There’s no short-selling the impact of the COVID-19 pandemic on the global media industry, and the wide-reaching ramifications will exist for the foreseeable future. Despite the epic fragmentation, certain indicators offer guidance about what the future will look like. Advertising, particularly local advertising, is one of them, given that local businesses are the lifeblood that fuels the thousands of communities across the U.S. And importantly, a new Nielsen analysis indicates that spot advertising in local markets appears to be starting to turn the corner after declining in some areas by as much as 35% at the end of March.
Even in tough times, there’s a need and place for advertising. In more recent weeks, local spot TV ad units are coming back faster, rising 5% during the week of April 27, 2020. Unlike national and cable TV ads, which most TV viewers in the U.S. see regardless of location, local spot ads appear in specific markets and clusters of markets. As such, monitoring local ad spot trends provides insight into the future health of our local media markets.
Notably, the pandemic and resulting shelter-in-place restrictions hit local businesses particularly hard. With 49 U.S. states now at least partially re-open, local businesses can actively use local advertising to re-engage consumers seeking to get back to life away from their homes. Many advertisers are already activating, as we’ve seen an uptrend and leveling of ad units following the local ad spot low during the week of March 30, 2020.
Not all markets are on the upswing from a local spot ad perspective, but a majority are, indicating a strengthening business environment for many regions. For the week ended April 27, 2020, ad units in 101 out of the top 132 markets increased. While the average increase was 5%, some ad units in some markets are up by double-digits. Ad units in Lansing, Mich., Portland, Maine, Flint, Mich., Harlingen, Texas, Boise, Idaho, and Honolulu, Hawaii, for example, were up more than 20%.
Importantly, aggregate and regional trends don’t highlight insights around specific ad categories. So, to better understand ad category trends at the local level, we examined ad unit changes across all local markets and bucketed the categories into three groups: reduced, resilient and rebound.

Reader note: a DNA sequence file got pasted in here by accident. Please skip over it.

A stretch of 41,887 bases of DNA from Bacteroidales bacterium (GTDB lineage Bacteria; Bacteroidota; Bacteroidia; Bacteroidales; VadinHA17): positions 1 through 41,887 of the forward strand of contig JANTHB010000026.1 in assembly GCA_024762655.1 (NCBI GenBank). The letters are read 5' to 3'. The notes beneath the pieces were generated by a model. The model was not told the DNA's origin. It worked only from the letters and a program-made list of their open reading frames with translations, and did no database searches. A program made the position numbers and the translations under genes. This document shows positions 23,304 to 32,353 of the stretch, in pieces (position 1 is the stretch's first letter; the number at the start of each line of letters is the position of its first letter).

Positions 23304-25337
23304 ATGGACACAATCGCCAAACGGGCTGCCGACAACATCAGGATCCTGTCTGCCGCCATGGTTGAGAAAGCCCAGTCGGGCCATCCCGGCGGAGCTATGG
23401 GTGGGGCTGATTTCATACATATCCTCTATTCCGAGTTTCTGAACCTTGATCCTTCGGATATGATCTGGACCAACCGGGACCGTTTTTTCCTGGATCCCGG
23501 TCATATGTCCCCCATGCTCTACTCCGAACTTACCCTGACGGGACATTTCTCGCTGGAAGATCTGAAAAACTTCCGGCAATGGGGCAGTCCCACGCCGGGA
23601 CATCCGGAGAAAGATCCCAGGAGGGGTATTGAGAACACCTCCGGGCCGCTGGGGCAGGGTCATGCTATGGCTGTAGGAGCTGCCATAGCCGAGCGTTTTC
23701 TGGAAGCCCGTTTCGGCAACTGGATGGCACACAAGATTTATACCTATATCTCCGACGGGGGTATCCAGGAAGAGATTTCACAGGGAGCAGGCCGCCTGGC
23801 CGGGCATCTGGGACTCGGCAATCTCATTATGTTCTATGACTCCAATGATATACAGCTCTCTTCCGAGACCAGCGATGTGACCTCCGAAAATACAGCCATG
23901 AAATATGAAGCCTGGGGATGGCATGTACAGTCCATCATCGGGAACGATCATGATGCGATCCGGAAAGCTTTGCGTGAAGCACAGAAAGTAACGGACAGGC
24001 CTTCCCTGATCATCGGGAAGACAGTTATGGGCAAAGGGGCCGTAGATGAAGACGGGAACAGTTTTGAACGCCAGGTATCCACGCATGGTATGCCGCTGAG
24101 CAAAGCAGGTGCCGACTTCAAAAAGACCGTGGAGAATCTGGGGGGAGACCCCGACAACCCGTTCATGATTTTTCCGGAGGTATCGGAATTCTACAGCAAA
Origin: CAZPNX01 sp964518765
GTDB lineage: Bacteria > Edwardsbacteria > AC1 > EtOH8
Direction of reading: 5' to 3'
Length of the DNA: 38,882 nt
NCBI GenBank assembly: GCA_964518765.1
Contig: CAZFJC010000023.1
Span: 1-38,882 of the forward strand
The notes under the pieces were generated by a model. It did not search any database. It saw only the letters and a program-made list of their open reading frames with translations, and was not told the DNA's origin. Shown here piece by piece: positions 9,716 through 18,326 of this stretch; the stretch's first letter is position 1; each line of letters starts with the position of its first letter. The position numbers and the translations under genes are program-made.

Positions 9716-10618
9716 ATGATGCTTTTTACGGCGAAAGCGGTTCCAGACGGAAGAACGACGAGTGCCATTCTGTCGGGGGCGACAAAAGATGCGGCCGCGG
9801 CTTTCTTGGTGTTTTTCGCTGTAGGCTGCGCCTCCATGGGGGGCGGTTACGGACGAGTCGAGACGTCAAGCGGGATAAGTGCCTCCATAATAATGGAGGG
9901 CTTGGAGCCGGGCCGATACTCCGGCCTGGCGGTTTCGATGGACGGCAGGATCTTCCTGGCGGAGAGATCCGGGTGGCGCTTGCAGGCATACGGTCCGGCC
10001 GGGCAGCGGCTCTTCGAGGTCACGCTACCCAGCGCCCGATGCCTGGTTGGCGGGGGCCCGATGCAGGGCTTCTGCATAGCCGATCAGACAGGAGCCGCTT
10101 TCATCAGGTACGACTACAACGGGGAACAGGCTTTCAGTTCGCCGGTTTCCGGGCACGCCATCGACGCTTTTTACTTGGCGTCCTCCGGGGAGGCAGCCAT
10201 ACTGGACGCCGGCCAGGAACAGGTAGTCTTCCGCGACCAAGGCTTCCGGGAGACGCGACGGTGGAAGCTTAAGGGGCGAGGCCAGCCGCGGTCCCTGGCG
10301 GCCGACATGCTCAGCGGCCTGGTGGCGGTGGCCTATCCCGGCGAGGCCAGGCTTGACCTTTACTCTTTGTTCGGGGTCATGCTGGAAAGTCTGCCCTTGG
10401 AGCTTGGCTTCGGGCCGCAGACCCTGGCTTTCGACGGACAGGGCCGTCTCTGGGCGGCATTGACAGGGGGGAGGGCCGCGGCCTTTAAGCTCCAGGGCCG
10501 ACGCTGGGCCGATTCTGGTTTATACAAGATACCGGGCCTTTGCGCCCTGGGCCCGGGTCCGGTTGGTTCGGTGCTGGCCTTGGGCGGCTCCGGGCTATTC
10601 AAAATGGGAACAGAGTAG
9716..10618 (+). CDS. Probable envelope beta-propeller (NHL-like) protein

Businesses in the reduced bucket include those most affected by business closures during the height of shelter-in-place restrictions, such as gyms, restaurants and salons. These businesses reduced advertising the most and ad units in this bucket remain low.
Businesses and organizations in the resilient bucket include those that were somewhat insulated from the shelter-in-place restrictions and have stayed the course over the past few months. Examples include direct response, engineering and government. In the local ad market, ad units from this grouping increased from just under 25% to almost 36%.
Businesses and organizations in the rebound bucket are the ones to watch going forward, as they are largely connected to the communities in which they operate. Retail stores are the most prominent in this bucket, as they account for more than 10% of local spot ads. Ad units in the rebound bucket dropped 32% between March 9 and March 30, but then increased 8% by April 27. Auto advertising, like retail, is a key business health indicator for a local market, and share of all spot TV ads began trending up during the week of April 27 (up to almost 6%) after dropping just under 5% in late March. Other rebounding sectors include communications and public utilities, and hotels/resorts.
Looking more closely at the auto realm, the dealership and dealer association sub-genres have posted an even stronger rebound in certain markets. Salt Lake City, for example, benefited from statewide eased restrictions for dining, gym and salon businesses on May 1. The market saw almost 300 more ad units in the week of April 27 than in the week of March 9. Dealership ad units were also up more than 100 in nine of the top gaining markets. Fresno, Ft. Myers and Columbus, Ohio, led the way with gains of more 260 units over the same period.
Political Ads: A Sweet Spot for Local Spot TV
While consumers and businesses around the globe have been focused on health, safety and well being amid the COVID-19 epidemic, Americans remain steadfast in their interest in the upcoming presidential election—as well as the messaging from the candidates. As with other categories, however, political campaign advertising across local TV dropped notably between late February and late March. The decline topped 200,000 ads.
Local spot TV ads for political campaigns, however, have significantly bounced up from their trough, with ad spots more than doubling since March 23 and increasing steadily through the week of April 27. This places them in the rebound bucket, and as more businesses re-open and states continue to reduce restrictions, we expect political advertising to continue increasing as we get closer to key election dates.
As with other categories, political ad units have not come back in all markets. Ad spend across the political landscape, however, will ultimately correlate less with business re-openings and more with final battleground states for the candidates. Presidential elections are equivalent to the Super Bowl in U.S. politics, which means local TV—and advertising—will be hugely important.
As we’ve already started to see, different markets will have different approaches to regeneration. Even so, there are signs across all markets that consumers and businesses are inching into a new normal. That inspires hope for a stronger ad market.
Learn more about Nielsen’s Ad Intel solutions.